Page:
UNIDENTIFIED WOMAN RECOVERS STOLEN ASHES OF DARIEN EHORN, 23 YEAR OLD WOMAN WHO RODE IN THE PASSENGER SEAT OF AN SUV THAT CRASHED IN PARADISE, CALIFORNIA
Unidentified Woman is not the woman
of this story. Unidentified Woman
simply went to Paradise, brought
the dead back to life. Unidentified
Woman had a daughter, had done
this all before, had dreamt of
pomegranate trees, the cracked
fruits on the ground below giving
way to a thousand ruby-skinned
fragments left unscathed, had
dreamt of traveling the continent
and translating every echo from
here to there but she only made
it from paradise back to damned.
Unidentified Woman does not ask
why a man would steal a woman’s
ashes only to reject them, throwing
them out of his Chevy window on
Route 70, half an hour south of
Paradise, does not ask for are
reward, does not tell her daughter
it will be ok.
UNIDENTIFIED WOMAN ROBS 66 YEAR OLD MAN AT A BURGER KING IN THE BRONX
It’s knowing you’ll be asked
if you’d like anything else when
you need everything else
but only have a loose cigarette, a couple dollars
worth of quarters for the laundry
you’ll wash by hand instead because
even though it never turns out as soft
that way at first, a half an hour later
the day has already beaten out the
folds and warned them there’s no
coming back. Unidentified Woman
would have starched and ironed her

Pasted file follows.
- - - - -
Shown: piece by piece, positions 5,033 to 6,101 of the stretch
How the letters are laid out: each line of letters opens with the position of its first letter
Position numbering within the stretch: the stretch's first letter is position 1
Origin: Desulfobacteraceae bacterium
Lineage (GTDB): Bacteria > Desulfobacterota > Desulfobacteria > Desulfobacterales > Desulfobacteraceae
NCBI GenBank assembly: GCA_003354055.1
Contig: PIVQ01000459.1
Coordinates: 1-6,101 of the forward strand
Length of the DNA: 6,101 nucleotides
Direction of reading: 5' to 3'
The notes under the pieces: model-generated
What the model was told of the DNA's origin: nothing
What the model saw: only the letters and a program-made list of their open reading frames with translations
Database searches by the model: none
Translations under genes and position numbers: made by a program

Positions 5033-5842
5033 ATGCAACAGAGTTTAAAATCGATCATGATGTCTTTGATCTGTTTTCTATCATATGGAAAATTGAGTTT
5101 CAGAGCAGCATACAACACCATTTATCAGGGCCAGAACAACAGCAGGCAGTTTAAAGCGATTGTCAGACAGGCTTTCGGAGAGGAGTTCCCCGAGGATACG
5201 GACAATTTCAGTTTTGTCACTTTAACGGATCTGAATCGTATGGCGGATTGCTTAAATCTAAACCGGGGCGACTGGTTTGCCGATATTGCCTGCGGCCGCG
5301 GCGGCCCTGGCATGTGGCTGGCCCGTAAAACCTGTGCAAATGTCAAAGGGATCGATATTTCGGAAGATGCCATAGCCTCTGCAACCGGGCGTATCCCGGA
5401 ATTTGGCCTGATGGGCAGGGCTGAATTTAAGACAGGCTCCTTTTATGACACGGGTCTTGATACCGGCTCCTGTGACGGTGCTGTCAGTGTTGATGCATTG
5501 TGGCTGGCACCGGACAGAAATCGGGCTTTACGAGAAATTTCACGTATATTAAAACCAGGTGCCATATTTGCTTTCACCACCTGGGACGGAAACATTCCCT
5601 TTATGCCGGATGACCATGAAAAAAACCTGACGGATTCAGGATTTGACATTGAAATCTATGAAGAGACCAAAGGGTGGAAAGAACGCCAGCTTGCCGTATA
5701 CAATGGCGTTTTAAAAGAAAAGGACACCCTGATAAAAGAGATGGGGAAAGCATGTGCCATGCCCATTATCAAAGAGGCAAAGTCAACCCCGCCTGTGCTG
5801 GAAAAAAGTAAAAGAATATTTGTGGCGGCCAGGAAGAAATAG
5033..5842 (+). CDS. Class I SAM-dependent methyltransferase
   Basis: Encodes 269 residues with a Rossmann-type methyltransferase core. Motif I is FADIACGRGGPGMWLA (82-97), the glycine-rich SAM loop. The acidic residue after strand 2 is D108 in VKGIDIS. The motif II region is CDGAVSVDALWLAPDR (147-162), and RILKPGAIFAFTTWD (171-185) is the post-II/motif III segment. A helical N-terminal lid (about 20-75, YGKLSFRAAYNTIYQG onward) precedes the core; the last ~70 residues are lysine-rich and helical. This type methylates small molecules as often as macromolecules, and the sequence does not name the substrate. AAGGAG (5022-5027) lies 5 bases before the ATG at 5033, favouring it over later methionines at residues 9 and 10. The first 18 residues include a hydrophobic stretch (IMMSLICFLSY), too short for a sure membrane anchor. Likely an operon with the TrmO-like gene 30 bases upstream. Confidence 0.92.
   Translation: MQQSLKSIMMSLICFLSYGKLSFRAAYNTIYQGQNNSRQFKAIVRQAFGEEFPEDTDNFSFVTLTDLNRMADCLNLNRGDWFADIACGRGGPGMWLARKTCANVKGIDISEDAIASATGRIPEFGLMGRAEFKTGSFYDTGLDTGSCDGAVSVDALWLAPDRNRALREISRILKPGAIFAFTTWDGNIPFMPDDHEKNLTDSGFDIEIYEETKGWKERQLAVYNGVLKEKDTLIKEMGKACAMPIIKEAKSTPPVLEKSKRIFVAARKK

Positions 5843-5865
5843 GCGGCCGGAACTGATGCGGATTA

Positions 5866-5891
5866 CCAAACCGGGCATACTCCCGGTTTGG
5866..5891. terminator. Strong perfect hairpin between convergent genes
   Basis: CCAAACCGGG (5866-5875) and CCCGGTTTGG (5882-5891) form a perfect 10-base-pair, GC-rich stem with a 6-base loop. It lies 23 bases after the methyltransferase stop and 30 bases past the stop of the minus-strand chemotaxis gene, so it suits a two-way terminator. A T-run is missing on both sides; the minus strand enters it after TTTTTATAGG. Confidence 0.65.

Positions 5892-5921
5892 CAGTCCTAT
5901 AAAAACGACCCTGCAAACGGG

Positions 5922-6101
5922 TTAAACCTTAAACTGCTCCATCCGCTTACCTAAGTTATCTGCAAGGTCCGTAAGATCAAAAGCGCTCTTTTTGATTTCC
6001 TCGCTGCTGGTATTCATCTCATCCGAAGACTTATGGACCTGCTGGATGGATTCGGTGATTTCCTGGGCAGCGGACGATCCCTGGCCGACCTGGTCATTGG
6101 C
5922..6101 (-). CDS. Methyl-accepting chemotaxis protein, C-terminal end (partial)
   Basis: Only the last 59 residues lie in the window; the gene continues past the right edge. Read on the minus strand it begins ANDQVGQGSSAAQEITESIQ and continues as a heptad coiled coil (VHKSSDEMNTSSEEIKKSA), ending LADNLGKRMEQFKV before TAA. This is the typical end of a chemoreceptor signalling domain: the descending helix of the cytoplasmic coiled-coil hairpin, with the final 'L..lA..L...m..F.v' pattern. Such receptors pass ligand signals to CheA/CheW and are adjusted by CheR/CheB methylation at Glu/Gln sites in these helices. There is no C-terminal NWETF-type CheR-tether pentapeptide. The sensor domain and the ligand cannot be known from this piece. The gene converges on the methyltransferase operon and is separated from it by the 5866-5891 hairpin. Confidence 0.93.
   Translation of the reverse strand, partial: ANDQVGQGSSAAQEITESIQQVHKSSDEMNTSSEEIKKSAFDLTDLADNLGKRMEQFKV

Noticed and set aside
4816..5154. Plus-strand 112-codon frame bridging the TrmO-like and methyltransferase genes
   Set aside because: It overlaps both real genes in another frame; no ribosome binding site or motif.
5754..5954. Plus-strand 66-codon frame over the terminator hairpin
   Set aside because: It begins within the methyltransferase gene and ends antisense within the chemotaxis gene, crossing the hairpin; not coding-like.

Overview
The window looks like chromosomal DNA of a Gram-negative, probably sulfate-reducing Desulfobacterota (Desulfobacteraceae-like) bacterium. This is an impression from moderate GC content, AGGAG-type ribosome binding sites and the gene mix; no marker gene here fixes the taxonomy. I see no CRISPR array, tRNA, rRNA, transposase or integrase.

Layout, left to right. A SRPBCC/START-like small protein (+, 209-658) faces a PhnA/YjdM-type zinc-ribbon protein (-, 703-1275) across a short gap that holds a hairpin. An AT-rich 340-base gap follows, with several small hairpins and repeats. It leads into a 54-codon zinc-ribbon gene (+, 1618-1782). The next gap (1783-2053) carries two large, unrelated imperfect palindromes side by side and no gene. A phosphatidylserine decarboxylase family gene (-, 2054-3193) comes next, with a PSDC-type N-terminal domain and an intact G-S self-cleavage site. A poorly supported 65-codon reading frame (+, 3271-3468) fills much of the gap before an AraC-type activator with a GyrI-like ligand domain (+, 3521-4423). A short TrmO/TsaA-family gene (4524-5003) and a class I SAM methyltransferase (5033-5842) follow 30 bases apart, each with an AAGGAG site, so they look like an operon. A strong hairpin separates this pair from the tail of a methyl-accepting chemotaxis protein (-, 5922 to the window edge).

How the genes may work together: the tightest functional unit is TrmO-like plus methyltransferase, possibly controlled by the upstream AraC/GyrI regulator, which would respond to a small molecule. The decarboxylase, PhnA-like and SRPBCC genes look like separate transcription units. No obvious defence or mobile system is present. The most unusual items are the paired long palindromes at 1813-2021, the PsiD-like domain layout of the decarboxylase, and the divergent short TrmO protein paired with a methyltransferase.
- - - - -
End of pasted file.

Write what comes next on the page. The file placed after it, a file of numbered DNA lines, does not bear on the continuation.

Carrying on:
dress nonetheless but she knew their
documents would only say:
female, middle-aged, wearing a
black durag like an appendix.
telling you all you need to know in
the chapter that comes before.
It’s knowing you’ll be called
by an order number not a name, a
correspondence between value and
claim, its every letter a shareholder
negotiated through the tongues that
refuse to learn to speak you.
Unidentified Woman has already
told you how to pronounce her name.
Her old gold locket is gone
melted down at $135, 4 grams.
The faces of her parents, antiquated
and fading twenty years
were first scratched out with a hairpin.
In dreams she faces them shouting Mine.
How they shake with laughter,
silver fillings catching the sun.
Stephanie Kaylor is a writer from upstate New York. She holds a MA in Women’s, Gender, and Sexuality Studies from the University at Albany and is currently finishing a MA in Philosophy at the European Graduate School. Stephanie is Reviews Editor for Glass: A Journal of Poetry and her poetry has appeared in a number of journals including BlazeVOX, The Willow Review, and altpoetics.